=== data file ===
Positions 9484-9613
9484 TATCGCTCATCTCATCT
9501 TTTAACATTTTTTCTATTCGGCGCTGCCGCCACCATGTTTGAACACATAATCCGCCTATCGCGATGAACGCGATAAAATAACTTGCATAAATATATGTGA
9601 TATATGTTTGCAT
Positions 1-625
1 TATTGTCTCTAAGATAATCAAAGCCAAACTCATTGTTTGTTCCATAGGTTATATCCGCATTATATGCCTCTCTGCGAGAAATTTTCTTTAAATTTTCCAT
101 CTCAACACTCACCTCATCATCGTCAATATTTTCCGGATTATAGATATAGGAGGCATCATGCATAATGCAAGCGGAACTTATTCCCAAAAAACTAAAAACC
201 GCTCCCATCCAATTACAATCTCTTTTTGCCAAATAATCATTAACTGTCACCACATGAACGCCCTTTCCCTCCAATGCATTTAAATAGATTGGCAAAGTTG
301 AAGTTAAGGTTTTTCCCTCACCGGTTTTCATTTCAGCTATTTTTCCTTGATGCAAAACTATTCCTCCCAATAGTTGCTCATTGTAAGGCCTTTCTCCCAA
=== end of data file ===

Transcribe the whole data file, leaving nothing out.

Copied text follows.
Positions 9484-9613
9484 TATCGCTCATCTCATCT
9501 TTTAACATTTTTTCTATTCGGCGCTGCCGCCACCATGTTTGAACACATAATCCGCCTATCGCGATGAACGCGATAAAATAACTTGCATAAATATATGTGA
9601 TATATGTTTGCAT
Positions 1-625
1 TATTGTCTCTAAGATAATCAAAGCCAAACTCATTGTTTGTTCCATAGGTTATATCCGCATTATATGCCTCTCTGCGAGAAATTTTCTTTAAATTTTCCAT
101 CTCAACACTCACCTCATCATCGTCAATATTTTCCGGATTATAGATATAGGAGGCATCATGCATAATGCAAGCGGAACTTATTCCCAAAAAACTAAAAACC
201 GCTCCCATCCAATTACAATCTCTTTTTGCCAAATAATCATTAACTGTCACCACATGAACGCCCTTTCCCTCCAATGCATTTAAATAGATTGGCAAAGTTG
301 AAGTTAAGGTTTTTCCCTCACCGGTTTTCATTTCAGCTATTTTTCCTTGATGCAAAACTATTCCTCCCAATAGTTGCTCATTGTAAGGCCTTTCTCCCAA